2) The aim of God’s Messenger was never to build a worldly kingdom; he was sent to guide humanity to salvation in both worlds, physical and spiritual; he aimed at reviving people, not killing them. It is to this end that he was obliged to arrange military expeditions and sometimes to command armies. He sent out many expeditions and himself commanded forces 28 times. Fighting took place in almost half of all the military campaigns he organized during his mission, which number about 80, and only around 1,000 people lost their lives in all on both sides. Around 250 Muslims were martyred and 750 non-Muslims were killed. This means that God’s Messenger, upon him be peace, established his Message and brought absolute security to the whole of the Arabian peninsula for the first time in its history, and opened the way to global security, at the cost of only 1,000 lives. This is, as so many of his achievements are, unequalled in world history.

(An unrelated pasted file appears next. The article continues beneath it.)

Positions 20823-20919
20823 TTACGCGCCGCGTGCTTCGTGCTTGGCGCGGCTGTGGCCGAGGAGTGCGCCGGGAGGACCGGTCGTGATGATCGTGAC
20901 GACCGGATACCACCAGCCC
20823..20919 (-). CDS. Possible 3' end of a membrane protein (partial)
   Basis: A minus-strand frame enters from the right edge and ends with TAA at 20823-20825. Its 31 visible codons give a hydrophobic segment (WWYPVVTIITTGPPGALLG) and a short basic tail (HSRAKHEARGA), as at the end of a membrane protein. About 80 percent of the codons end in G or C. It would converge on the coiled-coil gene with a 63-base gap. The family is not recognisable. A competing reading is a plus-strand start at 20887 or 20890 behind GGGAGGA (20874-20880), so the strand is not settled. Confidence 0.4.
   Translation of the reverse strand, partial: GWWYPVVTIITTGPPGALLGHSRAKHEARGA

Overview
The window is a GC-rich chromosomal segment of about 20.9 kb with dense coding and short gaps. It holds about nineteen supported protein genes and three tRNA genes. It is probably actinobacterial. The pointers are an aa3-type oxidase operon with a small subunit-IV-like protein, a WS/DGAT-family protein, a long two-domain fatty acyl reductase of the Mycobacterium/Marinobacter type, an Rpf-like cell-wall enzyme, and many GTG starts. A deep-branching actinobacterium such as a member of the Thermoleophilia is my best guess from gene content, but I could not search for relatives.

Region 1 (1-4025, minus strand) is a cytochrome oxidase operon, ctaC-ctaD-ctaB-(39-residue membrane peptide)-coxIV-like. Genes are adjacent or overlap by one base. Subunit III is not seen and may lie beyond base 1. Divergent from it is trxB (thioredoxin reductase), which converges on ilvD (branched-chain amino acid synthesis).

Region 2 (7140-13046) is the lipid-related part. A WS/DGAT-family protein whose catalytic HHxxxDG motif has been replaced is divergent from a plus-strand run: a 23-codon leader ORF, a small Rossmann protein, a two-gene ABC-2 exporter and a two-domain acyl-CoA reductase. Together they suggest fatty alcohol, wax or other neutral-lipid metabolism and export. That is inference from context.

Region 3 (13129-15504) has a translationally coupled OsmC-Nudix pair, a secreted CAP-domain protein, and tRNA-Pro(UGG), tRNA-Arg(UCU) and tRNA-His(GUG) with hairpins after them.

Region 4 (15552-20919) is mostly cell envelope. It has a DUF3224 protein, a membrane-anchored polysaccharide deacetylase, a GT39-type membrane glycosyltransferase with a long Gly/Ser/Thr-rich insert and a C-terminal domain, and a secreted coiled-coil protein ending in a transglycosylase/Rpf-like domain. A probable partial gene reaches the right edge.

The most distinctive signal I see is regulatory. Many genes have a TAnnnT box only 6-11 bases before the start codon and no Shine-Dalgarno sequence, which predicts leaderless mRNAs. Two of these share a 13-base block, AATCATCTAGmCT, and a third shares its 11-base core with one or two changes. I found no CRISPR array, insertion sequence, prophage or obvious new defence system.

3) God’s Messenger established a system of rules governing international relations among sovereign states. In other words, he was the first to legislate an international law. Although the concept was not unknown before Islam, international law was very limited – for example, there were no recognized rules for the treatment of prisoners of war. Again, God’s Mesenger, upon him be peace, established a set of rules to bring a ‘discipline’ to fighting. For example, the following is the order given by him and his true successors to come until the present day to armies dispatched for fighting, an order which had been strictly obeyed by Muslims in their wars as Muslims:
Always keep fear of God in your mind. Remember that you cannot afford to do anything without His grace. Do not forget that Islam is a mission of peace and love. Do not destroy fruit-trees nor fertile fields in your paths. Be just, and spare the feelings of the vanquished. Respect all religious persons who live in hermitages or convents and spare their edifices. Do not kill civilians. Do not outrage the chastity of women and the honour of the conquered. Do not harm old people and children. Do not accept any gifts from the civil population of any place. Do not billet your soldiers or officers in the houses of civilians.